It’s impossible to tell the seagoing cowboy story without also telling the story of the Heifer Project, the forerunner to today’s Heifer International. The seagoing cowboy program and the Heifer Project were linked through their relationship to the Brethren Service Committee, the outreach arm of the Church of the Brethren, begun in 1941. (More about that connection in another post.)
The Heifer Project was the brain child of Church of the Brethren staff worker and gentleman farmer Dan West. He was sent to Spain in 1937 to help in a Quaker relief project during the Spanish Civil War. After observing inadequate supplies of reconstituted powdered milk being doled out to infants with those not gaining weight being taken off the list to die, West came home to his Indiana farm in early 1938 with the idea of sending cows to Spain. With “a cow, not a cup,” people would be able to help themselves.
For four years, West relentlessly promoted this idea to neighbors, church members, church leaders, and government officials. Finally, in April 1942, the Church of the Brethren Men’s Work of Northern Indiana adopted his plan, which in a short time became a national program of the Brethren Service Committee known as “The Heifer Project.”
(A heifer by Dan West’s definition is “a cow-not-yet,” that is, a cow before it gives birth to its first calf. Pronounced heffer.)
A grassroots effort from the start, local committees were formed and heifers were donated and raised. But World War II was raging, and the animals couldn’t be shipped to Spain. So the first shipment went to Puerto Rico where the Brethren had a Civilian Public Service unit, the Martin G. Brumbaugh Reconstruction Unit, that put conscientious objectors to work during the war in one of the poorest sections of the island.
Eighteen heifers were collected at the Nappanee, Indiana, stockyards on June 7, 1944, 70 years ago this summer. The fifteen Guernseys, two Jerseys, and one Milking Shorthorn were given shots for shipping fever and on June 12 were loaded into a ventilated box car partitioned for cattle. Four days later, they arrived by train in Mobile, Alabama, along with their caretaker, Marvin Senger, the first paid staff person of the Heifer Project. On June 26, Senger was joined by Wayne Hostetler, a young Brethren farmer from Orrville, Ohio, who was the volunteer administrator for the Northern Ohio Heifer Project Committee. Senger returned home, and Hostetler became Heifer’s first seagoing cowboy before there was such a designation, making the trip to Puerto Rico at his own expense.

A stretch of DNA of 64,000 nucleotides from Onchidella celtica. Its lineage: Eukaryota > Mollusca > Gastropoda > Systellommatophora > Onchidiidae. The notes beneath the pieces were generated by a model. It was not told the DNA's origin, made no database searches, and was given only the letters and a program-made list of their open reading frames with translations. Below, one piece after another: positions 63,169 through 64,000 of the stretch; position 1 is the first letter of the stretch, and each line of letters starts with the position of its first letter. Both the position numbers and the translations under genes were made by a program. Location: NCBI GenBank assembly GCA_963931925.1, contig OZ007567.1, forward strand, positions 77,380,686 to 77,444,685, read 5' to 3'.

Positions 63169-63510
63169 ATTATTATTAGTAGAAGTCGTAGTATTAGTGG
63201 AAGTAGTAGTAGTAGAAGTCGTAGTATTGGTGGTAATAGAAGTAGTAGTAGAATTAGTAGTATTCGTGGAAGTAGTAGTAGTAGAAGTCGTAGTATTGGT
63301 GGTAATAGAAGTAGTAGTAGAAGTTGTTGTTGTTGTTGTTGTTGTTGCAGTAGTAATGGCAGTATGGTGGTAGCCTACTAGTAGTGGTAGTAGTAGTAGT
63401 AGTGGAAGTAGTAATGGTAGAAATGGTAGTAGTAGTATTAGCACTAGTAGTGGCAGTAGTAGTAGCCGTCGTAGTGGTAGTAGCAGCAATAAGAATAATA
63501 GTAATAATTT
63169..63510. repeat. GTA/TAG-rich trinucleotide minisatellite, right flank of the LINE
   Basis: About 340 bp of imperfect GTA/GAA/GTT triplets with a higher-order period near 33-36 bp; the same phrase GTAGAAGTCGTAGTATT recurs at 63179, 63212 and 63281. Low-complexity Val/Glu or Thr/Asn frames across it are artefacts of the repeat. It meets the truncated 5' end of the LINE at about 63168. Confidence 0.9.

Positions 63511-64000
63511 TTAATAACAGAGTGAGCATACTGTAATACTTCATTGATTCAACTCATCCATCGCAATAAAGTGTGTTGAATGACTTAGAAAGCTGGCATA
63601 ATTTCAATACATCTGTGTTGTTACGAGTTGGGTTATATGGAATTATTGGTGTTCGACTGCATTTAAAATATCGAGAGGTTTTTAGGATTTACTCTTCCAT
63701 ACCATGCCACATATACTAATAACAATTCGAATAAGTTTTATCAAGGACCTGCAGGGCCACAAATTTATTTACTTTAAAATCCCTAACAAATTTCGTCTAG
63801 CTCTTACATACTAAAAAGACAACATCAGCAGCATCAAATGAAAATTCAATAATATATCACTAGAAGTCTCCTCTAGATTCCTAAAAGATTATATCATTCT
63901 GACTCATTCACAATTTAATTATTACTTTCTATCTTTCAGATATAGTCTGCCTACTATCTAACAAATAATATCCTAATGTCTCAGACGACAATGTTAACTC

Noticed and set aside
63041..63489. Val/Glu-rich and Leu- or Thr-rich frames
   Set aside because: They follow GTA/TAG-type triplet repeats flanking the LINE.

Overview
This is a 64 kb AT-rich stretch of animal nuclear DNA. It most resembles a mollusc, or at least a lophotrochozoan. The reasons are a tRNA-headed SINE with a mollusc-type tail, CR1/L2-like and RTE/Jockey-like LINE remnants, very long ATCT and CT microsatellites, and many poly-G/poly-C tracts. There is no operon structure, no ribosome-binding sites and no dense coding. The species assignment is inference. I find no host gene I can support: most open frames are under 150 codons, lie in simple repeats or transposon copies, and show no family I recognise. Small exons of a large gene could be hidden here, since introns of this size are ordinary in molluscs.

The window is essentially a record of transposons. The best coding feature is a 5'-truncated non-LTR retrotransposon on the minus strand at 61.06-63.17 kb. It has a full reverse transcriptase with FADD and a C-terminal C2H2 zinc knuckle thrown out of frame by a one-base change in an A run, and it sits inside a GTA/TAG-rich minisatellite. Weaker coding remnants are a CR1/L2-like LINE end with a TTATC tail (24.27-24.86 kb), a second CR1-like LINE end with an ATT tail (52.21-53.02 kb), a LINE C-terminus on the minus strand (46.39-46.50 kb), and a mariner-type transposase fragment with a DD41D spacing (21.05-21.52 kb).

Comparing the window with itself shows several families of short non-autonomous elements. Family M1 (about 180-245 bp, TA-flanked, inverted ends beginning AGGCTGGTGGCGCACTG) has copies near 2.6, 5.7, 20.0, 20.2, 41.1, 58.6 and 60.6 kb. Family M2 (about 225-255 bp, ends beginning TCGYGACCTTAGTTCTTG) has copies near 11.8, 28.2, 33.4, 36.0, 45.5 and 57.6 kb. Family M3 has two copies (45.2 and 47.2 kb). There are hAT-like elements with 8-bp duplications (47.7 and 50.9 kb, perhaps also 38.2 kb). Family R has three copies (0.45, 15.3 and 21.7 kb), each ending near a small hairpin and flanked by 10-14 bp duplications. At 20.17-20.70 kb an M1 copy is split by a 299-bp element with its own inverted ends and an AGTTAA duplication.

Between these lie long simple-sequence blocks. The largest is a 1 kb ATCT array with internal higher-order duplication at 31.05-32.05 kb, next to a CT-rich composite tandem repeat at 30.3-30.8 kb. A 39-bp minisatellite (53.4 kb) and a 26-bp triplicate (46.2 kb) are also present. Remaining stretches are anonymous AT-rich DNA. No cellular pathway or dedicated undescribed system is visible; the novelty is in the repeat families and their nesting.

Shipping delays kept the heifers at the stockyards in Mobile for nearly a month. The day the heifers arrived, one gave birth to a bull calf at the stockyards, then became sick five days later. She was kept behind at the nearby farm of the Brethren Petcher family to recover, while her calf took her place on the SS William D. Bloxham, a brand new Liberty ship making its first voyage. (More about Liberty ships in a later post.)
In Mobile, Hostetler obtained his Merchant Marine papers making him a “Seaman with cattle man rating, salary 1 cent per month,” a formality to make it legal for him to work on the ship. On his return to Indiana, Marvin Senger reported to the Heifer Project Committee that the Brethren Service Committee was charged $15.00 for Hostetler’s fare. “Signed for $5000 life insurance,” he told them, “to be paid by the government in case ship is destroyed and Wayne should lose his life due to enemy action.”
These were dangerous times to be shipping cattle.
Next post: Hostetler’s report to the Heifer Project Committee on his return. As recorded by the secretary, it begins: “He was glad for the trip, but doubtful that he would have promised if he had had a whole day to think it over.”
Sources for Hostetler’s story: “Heifers for Relief” Newsletter Number 1, July 28, 1944; Heifer Project Committee Minutes, July 9, 1944.